M2 =SaO2 +Kδ,                              (2)

where K represents the ratio of error in the SpO2 measurement present in M2 to that present in M1, and may be approximated by a constant. K is, to a useful approximation, only a function of the physical sensor design (constraints on K are that K≠0 and K≠1.) The variation in error, as the sensor is used on different tissue sites, on different patients, or at different times, or as other physiological parameters vary, appears primarily in variations in the magnitude of δ, and only to a significantly smaller extent in the value of K. Accordingly, an improved estimate of oxygen saturation (M3) is attained by solving Equations (1) and (2) for SaO2 :

SaO2 (=M3)={K/K-1)}M1 +{1/(1-K)}M2.    (3)

Notice that M3 is not subject to the perturbation δ. Realistically M3 will have residual sensitivity to δ, but will nonetheless be less sensitive to the perturbation than either M1 or M2 because of their correlated sensitivities. The functional relationship of the perturbation-free value M3 to the measured values M1 and M2, and the coefficients used, would be empirically determined in a calibration process during instrument design.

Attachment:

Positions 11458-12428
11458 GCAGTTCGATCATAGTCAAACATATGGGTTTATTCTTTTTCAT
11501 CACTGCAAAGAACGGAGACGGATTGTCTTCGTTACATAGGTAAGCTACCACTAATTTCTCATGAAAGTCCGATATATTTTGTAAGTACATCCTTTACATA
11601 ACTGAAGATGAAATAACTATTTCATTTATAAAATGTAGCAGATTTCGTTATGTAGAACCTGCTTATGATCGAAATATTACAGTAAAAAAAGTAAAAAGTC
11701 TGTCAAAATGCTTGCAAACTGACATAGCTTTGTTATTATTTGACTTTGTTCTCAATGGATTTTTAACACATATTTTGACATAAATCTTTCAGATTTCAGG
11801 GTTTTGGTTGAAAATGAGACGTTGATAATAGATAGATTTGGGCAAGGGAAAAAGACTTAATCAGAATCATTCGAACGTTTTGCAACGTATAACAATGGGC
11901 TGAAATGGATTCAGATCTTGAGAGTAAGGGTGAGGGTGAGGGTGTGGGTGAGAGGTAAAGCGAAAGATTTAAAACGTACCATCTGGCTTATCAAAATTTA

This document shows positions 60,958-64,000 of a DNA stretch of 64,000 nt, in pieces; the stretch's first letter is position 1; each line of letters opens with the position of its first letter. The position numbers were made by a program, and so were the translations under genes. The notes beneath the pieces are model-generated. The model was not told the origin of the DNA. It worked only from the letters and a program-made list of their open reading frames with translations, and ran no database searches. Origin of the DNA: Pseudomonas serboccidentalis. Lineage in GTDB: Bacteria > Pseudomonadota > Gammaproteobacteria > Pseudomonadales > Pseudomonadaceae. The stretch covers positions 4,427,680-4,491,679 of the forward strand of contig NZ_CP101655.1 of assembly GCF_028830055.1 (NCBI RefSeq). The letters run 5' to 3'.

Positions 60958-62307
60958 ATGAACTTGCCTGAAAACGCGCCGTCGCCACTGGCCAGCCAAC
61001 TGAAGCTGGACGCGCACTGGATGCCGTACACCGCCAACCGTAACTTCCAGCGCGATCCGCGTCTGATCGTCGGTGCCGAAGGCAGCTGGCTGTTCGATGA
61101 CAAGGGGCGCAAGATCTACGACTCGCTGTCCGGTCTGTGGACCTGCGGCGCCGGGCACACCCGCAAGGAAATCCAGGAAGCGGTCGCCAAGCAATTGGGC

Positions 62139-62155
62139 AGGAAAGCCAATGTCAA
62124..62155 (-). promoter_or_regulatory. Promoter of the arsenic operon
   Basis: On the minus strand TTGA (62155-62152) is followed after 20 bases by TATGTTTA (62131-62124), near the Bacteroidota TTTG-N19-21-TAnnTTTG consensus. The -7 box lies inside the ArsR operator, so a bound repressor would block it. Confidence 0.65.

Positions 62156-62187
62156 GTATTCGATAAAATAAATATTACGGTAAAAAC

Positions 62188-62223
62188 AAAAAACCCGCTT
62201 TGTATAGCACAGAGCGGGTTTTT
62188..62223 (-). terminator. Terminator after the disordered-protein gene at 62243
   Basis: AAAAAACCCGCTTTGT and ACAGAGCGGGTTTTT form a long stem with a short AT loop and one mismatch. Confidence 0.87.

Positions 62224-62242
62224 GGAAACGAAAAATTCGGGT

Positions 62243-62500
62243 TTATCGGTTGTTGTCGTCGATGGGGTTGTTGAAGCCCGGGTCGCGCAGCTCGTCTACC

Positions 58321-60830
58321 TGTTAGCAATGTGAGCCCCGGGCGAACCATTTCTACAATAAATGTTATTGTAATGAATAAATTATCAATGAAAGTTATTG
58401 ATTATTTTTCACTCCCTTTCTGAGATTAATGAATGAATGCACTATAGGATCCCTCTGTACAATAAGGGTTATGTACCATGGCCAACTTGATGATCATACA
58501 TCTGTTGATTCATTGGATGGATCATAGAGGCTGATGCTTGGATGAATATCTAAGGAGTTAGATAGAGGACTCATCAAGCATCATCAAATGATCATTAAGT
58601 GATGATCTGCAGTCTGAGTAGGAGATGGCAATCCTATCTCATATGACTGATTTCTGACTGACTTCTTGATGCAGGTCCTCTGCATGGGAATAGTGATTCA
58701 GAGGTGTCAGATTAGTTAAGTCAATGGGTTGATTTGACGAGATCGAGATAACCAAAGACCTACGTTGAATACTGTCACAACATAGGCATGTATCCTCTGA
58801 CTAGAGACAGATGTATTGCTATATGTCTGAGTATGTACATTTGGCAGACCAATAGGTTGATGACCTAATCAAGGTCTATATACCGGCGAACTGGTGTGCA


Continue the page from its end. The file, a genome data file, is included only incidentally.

One cause of limited SpO2 accuracy is an imbalance in penetration depths of the detected light at two wavelengths. Accordingly, a three-wavelength sensor can compensate for the resulting errors. The degree of error in a two-wavelength (2-λ) oximeter will relate to the degree of mismatch in detected light penetration. At low saturation, an error in SpO2 observed with, for example, a 660/900 nm light sensor is worse than the error that comes from a 735/900 nm light sensor under the same conditions, as described above. Such errors, however, can be expected to be correlated since light penetration is smoothly distributed over a broad range, with significant overlap even when each different wavelength has a different average penetration depth. Following the methodology described above, the correlation of the SpO2 "errors" can be used to compute a revised (or "corrected") estimate of SpO2 based on the difference of the two 2-λ sensors'values:

SpO2 corrected = SpO2 !735/900 +k( SpO2 !735/900 - SpO2 !660/900).                 (4)